The next big thing in hedge fund investment won't be a hedge fund: It will be a replica.
A growing number of institutional investors are considering a move into sophisticated, rules-based trading strategies that meet or beat hedge fund index returns — at a much lower cost.
Sources predict that interest in hedge fund replication — still nascent in the global institutional investor universe — is likely to account for 5% to 25% of total institutional investment in hedge funds over the next 10 years.
If the predication proves to be true, that would put between $13 billion at the low end and $63 billion at the high end up for grabs by hedge fund replicators in the U.S. alone (in current dollars).
That's good news for hedge fund replicators and even better news for institutional investors, who will be able to achieve similar returns to a multistrategy hedge fund, typically paying the manager a 1% to 2% management fee or a 15% performance fee.
Considering that hedge funds typically charge both a 1% to 2% management fee and a 15% to 20% performance fee, consultants said the savings from a replication strategy end up being an alternative alpha source for an investor's hedge fund portfolio.
Not everyone will be happy about hedge fund replication consuming an ever larger percentage of institutional hedge fund portfolios. “Hedge fund managers will fight this trend because it likely will be a game-changer, especially for those managers who claim to be producing alpha and aren't really doing so,” said Deepak B. Gurnani, managing director, chief investment officer and head of hedge funds at alternative investment manager Investcorp International Inc., New York.
Investcorp manages $4.6 billion in hedge funds of funds and an emerging manager seeding program but does not offer a replication strategy.
Right now, demand is exceeding supply for hedge fund replication strategies robust enough to attract institutional investors.
“There is tremendous interest in replication because of cost reduction and as a way to separate hedge fund alpha from hedge fund beta,” said Daniel Celeghin, partner, Casey, Quirk & Associates LLC, Darien, Conn., in an e-mail.
But CQA, a consultant to money managers, has not tried to forecast how much the hedge fund replication industry will grow because its researchers “see the big constraint being supply. There simply aren't enough high-quality offerings,” Mr. Celeghin said.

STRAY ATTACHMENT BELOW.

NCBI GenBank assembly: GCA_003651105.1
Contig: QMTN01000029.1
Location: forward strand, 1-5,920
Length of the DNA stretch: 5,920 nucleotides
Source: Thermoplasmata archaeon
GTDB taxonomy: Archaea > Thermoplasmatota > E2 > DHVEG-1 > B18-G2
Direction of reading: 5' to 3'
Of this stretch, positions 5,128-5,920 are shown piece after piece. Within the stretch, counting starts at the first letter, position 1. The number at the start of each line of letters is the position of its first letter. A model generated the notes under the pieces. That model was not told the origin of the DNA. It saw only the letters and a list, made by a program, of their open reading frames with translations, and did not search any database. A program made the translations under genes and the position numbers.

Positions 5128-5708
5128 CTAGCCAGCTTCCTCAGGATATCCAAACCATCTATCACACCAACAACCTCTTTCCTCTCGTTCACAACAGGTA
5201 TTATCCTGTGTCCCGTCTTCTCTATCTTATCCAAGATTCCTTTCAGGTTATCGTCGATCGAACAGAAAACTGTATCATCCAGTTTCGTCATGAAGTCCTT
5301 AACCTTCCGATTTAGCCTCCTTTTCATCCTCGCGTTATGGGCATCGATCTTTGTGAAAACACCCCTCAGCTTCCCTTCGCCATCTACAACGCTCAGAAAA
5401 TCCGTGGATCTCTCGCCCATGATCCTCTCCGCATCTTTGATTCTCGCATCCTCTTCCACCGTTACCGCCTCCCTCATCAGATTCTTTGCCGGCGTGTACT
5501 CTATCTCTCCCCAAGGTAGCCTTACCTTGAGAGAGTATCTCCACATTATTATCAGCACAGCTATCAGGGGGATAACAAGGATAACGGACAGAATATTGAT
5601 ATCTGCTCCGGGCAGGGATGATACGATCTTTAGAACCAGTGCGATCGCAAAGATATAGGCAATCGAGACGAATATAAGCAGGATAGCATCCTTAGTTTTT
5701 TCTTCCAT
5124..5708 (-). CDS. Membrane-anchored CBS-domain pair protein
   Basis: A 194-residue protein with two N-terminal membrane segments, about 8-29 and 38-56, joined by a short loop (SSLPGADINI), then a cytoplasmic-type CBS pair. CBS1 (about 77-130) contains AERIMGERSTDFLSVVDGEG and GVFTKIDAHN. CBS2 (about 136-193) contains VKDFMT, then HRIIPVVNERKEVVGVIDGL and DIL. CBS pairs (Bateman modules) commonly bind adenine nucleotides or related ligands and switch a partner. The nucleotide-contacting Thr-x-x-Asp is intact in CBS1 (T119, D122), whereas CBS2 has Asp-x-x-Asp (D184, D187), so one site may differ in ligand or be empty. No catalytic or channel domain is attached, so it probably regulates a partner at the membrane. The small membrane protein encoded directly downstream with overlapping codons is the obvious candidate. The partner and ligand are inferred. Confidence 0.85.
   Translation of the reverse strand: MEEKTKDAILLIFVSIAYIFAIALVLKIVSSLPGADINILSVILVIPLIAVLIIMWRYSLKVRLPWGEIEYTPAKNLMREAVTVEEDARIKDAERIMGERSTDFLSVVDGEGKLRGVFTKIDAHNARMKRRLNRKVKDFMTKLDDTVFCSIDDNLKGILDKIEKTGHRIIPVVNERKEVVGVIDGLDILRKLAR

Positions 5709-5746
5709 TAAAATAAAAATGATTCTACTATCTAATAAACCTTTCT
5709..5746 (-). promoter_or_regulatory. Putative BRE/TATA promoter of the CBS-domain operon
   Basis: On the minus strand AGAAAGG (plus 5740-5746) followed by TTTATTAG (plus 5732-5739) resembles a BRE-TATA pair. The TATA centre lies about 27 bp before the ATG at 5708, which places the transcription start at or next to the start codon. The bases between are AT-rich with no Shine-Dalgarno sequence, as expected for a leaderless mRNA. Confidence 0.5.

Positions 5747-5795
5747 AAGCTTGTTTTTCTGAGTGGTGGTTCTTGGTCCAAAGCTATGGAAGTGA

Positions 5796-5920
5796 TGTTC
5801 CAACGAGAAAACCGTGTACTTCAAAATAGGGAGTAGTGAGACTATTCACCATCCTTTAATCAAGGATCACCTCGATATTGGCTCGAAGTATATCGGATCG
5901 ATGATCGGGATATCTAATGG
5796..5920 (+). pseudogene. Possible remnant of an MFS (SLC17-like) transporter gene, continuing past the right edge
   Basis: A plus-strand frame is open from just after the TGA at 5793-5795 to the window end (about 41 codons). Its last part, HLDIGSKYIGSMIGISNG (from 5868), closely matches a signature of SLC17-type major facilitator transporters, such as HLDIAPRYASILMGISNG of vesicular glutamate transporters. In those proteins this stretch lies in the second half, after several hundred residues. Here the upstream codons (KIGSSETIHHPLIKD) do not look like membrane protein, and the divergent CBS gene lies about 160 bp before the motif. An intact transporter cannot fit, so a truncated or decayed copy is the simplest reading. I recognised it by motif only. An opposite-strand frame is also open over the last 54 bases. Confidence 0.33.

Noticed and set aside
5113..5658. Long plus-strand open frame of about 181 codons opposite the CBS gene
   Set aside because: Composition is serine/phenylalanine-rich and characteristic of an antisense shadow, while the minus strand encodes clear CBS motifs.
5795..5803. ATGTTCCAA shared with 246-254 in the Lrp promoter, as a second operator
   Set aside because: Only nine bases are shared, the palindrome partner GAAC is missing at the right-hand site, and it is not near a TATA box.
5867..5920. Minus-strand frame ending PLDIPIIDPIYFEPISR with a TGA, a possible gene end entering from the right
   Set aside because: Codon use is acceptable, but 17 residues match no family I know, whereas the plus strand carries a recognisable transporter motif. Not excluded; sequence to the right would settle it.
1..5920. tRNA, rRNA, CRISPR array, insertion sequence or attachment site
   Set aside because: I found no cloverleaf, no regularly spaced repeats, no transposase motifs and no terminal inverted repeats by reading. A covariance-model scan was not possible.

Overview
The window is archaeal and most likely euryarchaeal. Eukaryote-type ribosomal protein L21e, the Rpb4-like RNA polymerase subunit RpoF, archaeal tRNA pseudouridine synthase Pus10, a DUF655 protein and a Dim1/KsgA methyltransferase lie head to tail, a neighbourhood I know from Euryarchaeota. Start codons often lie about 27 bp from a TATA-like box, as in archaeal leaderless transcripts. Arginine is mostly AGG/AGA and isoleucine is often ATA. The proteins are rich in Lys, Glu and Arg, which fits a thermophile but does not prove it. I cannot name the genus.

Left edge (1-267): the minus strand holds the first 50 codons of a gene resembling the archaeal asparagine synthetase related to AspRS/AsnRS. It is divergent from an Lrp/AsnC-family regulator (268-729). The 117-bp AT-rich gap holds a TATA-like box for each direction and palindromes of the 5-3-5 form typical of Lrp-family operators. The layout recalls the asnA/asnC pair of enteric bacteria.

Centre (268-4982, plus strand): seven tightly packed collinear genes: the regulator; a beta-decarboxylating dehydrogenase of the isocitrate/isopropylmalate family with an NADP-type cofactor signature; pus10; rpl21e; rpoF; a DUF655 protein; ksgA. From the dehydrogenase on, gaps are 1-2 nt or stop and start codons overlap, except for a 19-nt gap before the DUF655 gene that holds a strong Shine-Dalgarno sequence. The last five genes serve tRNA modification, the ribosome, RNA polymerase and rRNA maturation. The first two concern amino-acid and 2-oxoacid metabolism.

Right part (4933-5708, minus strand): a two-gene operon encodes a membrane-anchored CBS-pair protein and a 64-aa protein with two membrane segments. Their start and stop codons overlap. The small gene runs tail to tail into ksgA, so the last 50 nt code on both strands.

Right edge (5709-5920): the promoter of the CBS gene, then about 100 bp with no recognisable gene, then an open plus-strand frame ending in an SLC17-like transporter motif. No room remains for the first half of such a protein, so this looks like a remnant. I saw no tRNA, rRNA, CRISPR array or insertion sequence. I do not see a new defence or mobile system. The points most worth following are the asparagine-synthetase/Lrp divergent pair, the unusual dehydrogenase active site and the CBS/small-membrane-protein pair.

In fact, sources pointed to AQR Capital Management LLC, Greenwich, Conn., as the only money manager gathering significant institutional inflows into its hedge fund beta strategy — Dynamic Economically Intuitive Liquid Transparency Alternative — better known as DELTA (Pensions & Investments, Aug. 4, 2008).
Four years after its launch, DELTA now has $4.5 billion under management, about 95% of which is from 100 institutional investors, including the $108.9 billion Teacher Retirement System of Texas; the $7.7 billion Missouri State Employees' Retirement System; and the Oregon Investment Council, which runs the $57.9 billion Oregon Public Employees Retirement Fund.
The field of hedge fund replicators was much larger prior to the 2008 financial crash, when factor-based approaches were successfully capturing equity beta and attracted a few early movers among European pension funds.
But these statistical replication strategies, which used regression analysis to look backward for the factors to determine hedge fund strategy exposures, lost their appeal after the crash.
“They just didn't work,” said Gaurav Amin, partner and head of risk at alternative investment consultant Albourne Partners Ltd., London. “They were the easiest and cheapest way for managers to attempt to replicate hedge fund returns by grabbing the equity beta through investing in the same sectors single strategy hedge funds did.”